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For the 72 Million

The Bismarck’s Last Sortie, May 18-27, 1941

In the Spring of 1941, air attacks on England had failed to break the will of her population to carry on the war. Heavy combat in the Atlantic focused on Kriegsmarine U-boats attacking merchant ships bound for England and attempting to starve the British into submission. Except for a few exceptions, German capital ships had not entered the Atlantic to raid convoys. That would change with the sortie of the battleship Bismarck and the heavy cruiser Prinz Eugen in May 1941.

Bismarck was a modern ship with substantial armor and eight 15″ guns. Admiral Originally the battlecruisers Gneisnau and Scharnhorst were to sail also, but Gneisnau was damaged by air attack and Scharnhorst needed new boilers after her own sortie into the Atlantic. Neither ship accompanied the Bismarck. Tirpitz, sister ship to the Bismarck, was certified for action by her captain but was not assigned to the mission. Originally scheduled for April, it was delayed to allow the Prinz Eugen to be repaired after hitting a mine. The ships would then have to cope with longer daylight hours, making them easier to find.

What the German Admiral Gunther Lütjens and his planners did not know was the growing cooperation between the United States Navy and the Royal Navy. The Americans had agreed to extend their patrols to include the Western Atlantic. New Catalina long-range patrol aircraft were made available to the British. These agreements allowed the British to concentrate their search capabilities closer to home. Also, the new carrier HMS Illustrious had recently been commissioned. Intelligence revealed that the Germans ships had received new charts and the French port of Brest was obviously fitting out to support a large ship.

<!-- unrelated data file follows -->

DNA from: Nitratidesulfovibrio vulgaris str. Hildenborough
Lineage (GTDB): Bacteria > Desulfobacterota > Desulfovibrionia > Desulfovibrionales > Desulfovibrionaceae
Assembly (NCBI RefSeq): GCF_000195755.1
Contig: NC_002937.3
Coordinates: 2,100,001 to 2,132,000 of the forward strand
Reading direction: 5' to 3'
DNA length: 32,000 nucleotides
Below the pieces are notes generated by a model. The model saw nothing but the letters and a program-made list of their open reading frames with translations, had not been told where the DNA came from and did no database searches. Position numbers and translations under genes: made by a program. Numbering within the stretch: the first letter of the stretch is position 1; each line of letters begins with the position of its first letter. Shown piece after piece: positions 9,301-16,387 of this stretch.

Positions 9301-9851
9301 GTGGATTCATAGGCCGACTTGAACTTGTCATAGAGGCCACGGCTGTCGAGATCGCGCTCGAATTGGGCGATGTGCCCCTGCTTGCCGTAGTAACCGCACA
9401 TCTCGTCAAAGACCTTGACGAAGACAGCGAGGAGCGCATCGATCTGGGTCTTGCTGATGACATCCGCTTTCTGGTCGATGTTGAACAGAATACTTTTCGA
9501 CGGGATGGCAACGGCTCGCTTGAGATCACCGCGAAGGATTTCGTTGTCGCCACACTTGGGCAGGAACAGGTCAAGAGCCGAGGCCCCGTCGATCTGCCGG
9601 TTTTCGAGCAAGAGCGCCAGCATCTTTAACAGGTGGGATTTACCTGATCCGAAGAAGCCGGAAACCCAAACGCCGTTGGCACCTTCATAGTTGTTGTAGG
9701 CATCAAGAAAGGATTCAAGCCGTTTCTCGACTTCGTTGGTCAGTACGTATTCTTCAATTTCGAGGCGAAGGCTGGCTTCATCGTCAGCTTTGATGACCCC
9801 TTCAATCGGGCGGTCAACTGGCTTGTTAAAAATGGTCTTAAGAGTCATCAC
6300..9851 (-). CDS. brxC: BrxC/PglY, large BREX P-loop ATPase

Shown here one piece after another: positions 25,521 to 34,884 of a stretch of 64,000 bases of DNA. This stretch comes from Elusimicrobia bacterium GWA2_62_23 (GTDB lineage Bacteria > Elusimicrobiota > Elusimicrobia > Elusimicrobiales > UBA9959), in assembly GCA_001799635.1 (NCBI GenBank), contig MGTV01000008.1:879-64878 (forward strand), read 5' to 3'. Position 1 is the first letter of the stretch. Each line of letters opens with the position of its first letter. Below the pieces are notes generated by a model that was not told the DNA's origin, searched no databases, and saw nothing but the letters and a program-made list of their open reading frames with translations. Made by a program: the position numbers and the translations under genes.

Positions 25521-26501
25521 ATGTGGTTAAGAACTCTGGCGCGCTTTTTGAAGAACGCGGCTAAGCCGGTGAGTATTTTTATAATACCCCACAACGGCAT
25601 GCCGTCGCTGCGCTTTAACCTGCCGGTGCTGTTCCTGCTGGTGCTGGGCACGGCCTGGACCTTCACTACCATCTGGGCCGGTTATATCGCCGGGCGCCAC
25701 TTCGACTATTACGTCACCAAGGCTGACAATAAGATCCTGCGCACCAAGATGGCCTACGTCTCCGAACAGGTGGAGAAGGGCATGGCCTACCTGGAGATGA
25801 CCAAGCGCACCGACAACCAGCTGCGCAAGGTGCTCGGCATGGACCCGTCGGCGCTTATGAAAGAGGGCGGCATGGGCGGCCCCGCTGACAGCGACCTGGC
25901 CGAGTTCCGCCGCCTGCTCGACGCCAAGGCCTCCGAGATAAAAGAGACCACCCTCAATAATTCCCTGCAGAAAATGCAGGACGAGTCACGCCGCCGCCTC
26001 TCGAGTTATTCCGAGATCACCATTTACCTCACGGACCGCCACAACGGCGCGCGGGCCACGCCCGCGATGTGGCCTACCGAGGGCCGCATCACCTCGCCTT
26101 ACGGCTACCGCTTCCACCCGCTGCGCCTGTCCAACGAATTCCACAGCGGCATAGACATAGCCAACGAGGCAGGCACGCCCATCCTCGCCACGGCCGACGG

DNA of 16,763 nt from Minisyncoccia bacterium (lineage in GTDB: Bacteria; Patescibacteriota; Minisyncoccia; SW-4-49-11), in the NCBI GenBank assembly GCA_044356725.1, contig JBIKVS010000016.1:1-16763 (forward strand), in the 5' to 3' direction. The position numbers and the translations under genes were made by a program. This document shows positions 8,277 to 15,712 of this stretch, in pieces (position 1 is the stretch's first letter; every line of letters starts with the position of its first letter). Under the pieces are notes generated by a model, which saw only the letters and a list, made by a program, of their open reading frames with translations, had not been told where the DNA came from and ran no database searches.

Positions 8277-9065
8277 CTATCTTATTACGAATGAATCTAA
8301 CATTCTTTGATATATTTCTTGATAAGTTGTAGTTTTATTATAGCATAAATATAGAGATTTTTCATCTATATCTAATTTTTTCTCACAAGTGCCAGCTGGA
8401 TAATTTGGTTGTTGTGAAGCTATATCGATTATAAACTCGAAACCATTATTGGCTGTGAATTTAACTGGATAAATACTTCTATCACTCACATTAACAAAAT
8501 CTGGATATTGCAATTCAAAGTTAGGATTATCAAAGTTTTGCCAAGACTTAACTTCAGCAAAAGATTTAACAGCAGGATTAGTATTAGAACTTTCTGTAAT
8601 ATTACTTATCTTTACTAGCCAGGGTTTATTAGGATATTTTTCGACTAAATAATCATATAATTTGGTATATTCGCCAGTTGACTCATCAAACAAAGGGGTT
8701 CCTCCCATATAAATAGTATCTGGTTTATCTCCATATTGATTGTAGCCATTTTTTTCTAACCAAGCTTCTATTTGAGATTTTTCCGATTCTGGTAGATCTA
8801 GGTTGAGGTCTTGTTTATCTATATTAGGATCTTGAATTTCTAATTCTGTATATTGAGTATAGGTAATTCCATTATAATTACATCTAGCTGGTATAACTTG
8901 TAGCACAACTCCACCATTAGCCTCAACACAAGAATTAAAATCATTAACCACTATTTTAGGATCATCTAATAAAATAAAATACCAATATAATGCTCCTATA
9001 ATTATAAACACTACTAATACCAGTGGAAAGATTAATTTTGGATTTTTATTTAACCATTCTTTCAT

Nevertheless, Lütjens sailed on May 19 from Germany with escorts for Norway. For whatever reason, Lütjens did not order the Bismarck to fill her tanks from the available tankers. Hiding in the Norwegian fjords, a RAF spitfire photo reconnaissance aircraft found her on May 20-21. This caused panic throughout the Royal Navy. If the two ships could break out into the open Atlantic, they would wreak havoc on the convoys. The escorts were not capable of dealing with such a force. Commander in Chief of the Royal Navy Home Fleet, Admiral Sir John Tovey, had superior numbers of ships but had to spread them out. Royal Navy stations from Gibraltar to Iceland were alerted to watch for the ships.

HMS Norfolk, and her sister cruiser HMS Suffolk, were assigned to patrol the Denmark Straits between Greenland and Iceland. They saw the German ships on May 23rd and alerted the Home Fleet. Tovey, who had divided his forces into two groups, had the battleship HMS Prince of Wales and the battlecruiser HMS Hood closest to the targets. Soon he would arrive with HMS King George V, HMS Illustrious and other ships.

HMS Hood was built in 1920, and had always been slated to be overhauled and fitted with more substantial armor. Due to her tours between the wars, this was never done, and her design was flawed. Sacrificing armor for speed, Hood was not capable of surviving heavy gunfire of modern battleships.